Numerous studies have shown that alterations to gut microbiota composition and activity may change food intake as well as gut peptide production in humans. However, the impact of GLP-1 is less conclu-sive. Briefly, in 1996, Ropert et al. first reported that the ingestion of lactulose (a compound fermented by microbes) or the intracolonic administration of SCFAs in healthy volunteers was linked to the endogenous production of gut peptides[44]. In 2003, Piche and col-leagues reported a significant increase in plasma GLP-1 following a meal one week after a daily ingestion of oligofructose (20 g per day)

[45]. Moreover, Archer et al. and Whelan et al. observed that gut microbiota modulation using non-digestible carbohydrates reduced food intake and daily energy intake. Nevertheless, none of these

studies investigated gut peptides[46,47]. In 2006, it was shown that microbial fermentation of oligofructose (16 g/day for 2 weeks) signif-icantly increased satiety, reduced hunger, and reduced prospective food desire to ingest food [48]. These results were confirmed and enriched by the demonstration that the increased satiety and reduced hunger were associated with changes in plasma GLP-1 and PYY levels

[49]. This has also been established in obese patients who also exhibited a decrease in circulating ghrelin[50]. Since these studies were performed, several other studies have reported that the ingestion and modulation of microbiota activity using different non-digestible carbohydrates affect appetite sensations[51e58].

Altogether, these studies strongly suggest the existence of a gut-brain axis involving enteroendocrine relay. However, recent evidence in ro-dents has shown that SCFAs such as acetate also directly reach the brain to control food intake.

Gut microbes also are able to transform specific amino acids into specific products that can change the secretion of GLP-1. Recent data have shown that the by-product of tryptophan, namely indole, triggers GLP-1 secretion by a mechanism dependent on the membrane po-tential of an action and more specifically by the modulation of intra-cellular Ca2þinduced after the inhibition of voltage-gated Kþchannels (31). It is worth noting that this study also found that a longer period of stimulation of the cells by indole might inhibit mitochondrial meta-bolism and thereby lowers intracellular ATP concentration. This effect induces ATP-sensitive Kþ (K-ATP) channels to open and a hyper-polarizing of the plasma membrane, eventually slowing down GLP-1 release (31).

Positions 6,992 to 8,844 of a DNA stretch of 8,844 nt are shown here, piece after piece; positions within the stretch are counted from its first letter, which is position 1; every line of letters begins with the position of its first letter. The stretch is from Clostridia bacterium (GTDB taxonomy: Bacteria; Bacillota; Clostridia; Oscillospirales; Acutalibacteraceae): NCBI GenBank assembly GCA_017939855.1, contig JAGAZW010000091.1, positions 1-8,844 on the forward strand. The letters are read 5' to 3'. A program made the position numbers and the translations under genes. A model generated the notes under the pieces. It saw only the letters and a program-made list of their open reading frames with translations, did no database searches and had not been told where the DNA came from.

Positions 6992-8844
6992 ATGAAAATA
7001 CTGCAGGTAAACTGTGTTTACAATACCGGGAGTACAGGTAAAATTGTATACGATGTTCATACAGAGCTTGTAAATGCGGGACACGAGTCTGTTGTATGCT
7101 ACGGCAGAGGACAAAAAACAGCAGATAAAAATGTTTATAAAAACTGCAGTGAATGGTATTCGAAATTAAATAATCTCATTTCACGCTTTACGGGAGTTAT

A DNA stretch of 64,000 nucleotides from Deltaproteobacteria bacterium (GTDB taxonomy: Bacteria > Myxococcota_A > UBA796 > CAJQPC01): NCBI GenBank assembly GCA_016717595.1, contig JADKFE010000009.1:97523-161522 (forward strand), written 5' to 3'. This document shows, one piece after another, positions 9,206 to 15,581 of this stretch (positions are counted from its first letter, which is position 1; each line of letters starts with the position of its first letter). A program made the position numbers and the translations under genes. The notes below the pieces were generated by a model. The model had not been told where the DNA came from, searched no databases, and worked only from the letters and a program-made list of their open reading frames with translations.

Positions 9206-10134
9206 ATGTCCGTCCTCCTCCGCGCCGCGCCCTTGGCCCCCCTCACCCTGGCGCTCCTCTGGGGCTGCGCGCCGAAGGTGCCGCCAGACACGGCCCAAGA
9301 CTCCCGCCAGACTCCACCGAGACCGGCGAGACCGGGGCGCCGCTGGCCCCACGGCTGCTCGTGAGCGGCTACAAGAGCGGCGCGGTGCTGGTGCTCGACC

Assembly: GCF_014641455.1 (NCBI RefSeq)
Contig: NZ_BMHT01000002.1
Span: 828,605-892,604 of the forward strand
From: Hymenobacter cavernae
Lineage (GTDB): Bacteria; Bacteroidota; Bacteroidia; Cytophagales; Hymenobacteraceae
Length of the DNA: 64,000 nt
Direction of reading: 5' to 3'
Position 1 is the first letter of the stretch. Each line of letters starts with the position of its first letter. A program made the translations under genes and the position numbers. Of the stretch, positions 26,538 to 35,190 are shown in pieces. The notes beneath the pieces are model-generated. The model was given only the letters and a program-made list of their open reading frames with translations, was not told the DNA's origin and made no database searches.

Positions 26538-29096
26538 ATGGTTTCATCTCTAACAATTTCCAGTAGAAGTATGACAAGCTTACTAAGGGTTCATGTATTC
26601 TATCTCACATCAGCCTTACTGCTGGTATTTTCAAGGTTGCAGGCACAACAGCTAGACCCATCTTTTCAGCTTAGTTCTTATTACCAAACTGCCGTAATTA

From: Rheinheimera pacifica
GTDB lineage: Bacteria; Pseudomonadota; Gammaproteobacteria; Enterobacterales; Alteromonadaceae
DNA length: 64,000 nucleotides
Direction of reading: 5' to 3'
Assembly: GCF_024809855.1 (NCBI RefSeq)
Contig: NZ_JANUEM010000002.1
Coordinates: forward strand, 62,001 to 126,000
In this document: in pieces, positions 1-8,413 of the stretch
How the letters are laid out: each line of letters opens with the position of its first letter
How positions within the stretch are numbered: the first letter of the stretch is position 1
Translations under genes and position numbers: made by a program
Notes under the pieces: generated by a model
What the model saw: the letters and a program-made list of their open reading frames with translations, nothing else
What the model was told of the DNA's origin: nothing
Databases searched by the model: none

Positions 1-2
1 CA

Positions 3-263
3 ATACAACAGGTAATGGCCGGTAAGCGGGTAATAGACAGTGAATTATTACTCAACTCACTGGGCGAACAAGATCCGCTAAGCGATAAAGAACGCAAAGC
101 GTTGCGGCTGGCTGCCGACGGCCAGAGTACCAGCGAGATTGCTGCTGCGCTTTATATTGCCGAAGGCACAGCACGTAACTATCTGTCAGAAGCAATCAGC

2.5. Gut microbes and leptin production

Leptin is an adipokine that is proportionally secreted in adipose tissue mass and informs the brain of the whole-body nutritional status of the subject [59,60]. Leptin is involved in the regulation of energy

Figure 1: Overview of the different interactions existing between microbial metabolites, endocrine and nervous routes. Gut microbes interact with host cells using different mechanisms. SCFAs (short chain fatty acids) are metabolites produced by the microbial fermentation of different nutrients; these SCFAs are recognized by specific G-protein coupled receptors expressed at the surface of enteroendocrine cells such as L-cells, producing GLP-1, GLP-2, and PYY. Indoles are also bacterial metabolites of tryptophan degradation involved in the control of GLP-1 release and appetite control. The secretion of such hormones control appetite, gut barrier, and glucose homeostasis (e.g., insulin sensitivity) via direct interactions with organs but also through nervous routes. Similar to what is observed in the brain, different neurotransmitters or molecules (produced by intestinal microbes), such as nitric oxide (NO) as well asg-aminobutyric acid (GABA), act through the enteric nervous system (ENS). Secondary messengers, including NO, serotonin, acetylcholine (Ach) or vasoactive intestinal polypeptide (VIP) release, are involved in the gut to peripheral organ and brain communication, leading to the control of different behaviors (e.g., food intake, anxiety, stress). Pathogen-associated molecular patterns (PAMPs) are recognized by pathogen recognition receptors such as Toll-Like receptors (TLR’s) that are for most of them signaling through the central adaptor molecule myeloid differentiation primary response gene 88 (MyD88). The intestinal abun-dance of PAMPs and the activation of different TLR’s at the intestinal epithelial surface or at the level of the ENS regulate numerous metabolic functions such as for instance leptin sensitivity, gut hormones signaling to the brain, hence controlling whole-body energy homeostasis.